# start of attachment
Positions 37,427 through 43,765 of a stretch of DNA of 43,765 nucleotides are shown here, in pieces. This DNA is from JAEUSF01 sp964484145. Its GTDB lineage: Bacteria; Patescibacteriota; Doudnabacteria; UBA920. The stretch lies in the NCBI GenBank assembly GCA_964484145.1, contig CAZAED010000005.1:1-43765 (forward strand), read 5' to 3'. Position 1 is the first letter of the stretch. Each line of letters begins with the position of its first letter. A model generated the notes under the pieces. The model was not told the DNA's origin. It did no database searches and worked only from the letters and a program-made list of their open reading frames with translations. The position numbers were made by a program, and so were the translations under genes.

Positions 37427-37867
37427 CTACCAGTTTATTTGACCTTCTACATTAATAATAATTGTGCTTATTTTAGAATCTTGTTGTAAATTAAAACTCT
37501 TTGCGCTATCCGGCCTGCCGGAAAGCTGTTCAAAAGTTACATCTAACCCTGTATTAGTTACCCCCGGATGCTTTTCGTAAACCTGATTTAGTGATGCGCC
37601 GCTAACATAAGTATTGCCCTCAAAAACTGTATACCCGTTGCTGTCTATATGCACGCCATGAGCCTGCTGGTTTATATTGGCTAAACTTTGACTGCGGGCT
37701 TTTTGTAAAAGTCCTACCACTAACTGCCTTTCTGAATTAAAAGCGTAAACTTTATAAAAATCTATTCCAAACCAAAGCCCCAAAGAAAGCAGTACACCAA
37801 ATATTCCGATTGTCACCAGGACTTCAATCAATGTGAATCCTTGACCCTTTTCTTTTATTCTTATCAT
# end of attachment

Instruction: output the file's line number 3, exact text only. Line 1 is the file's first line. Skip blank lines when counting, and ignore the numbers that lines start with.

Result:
37427 CTACCAGTTTATTTGACCTTCTACATTAATAATAATTGTGCTTATTTTAGAATCTTGTTGTAAATTAAAACTCT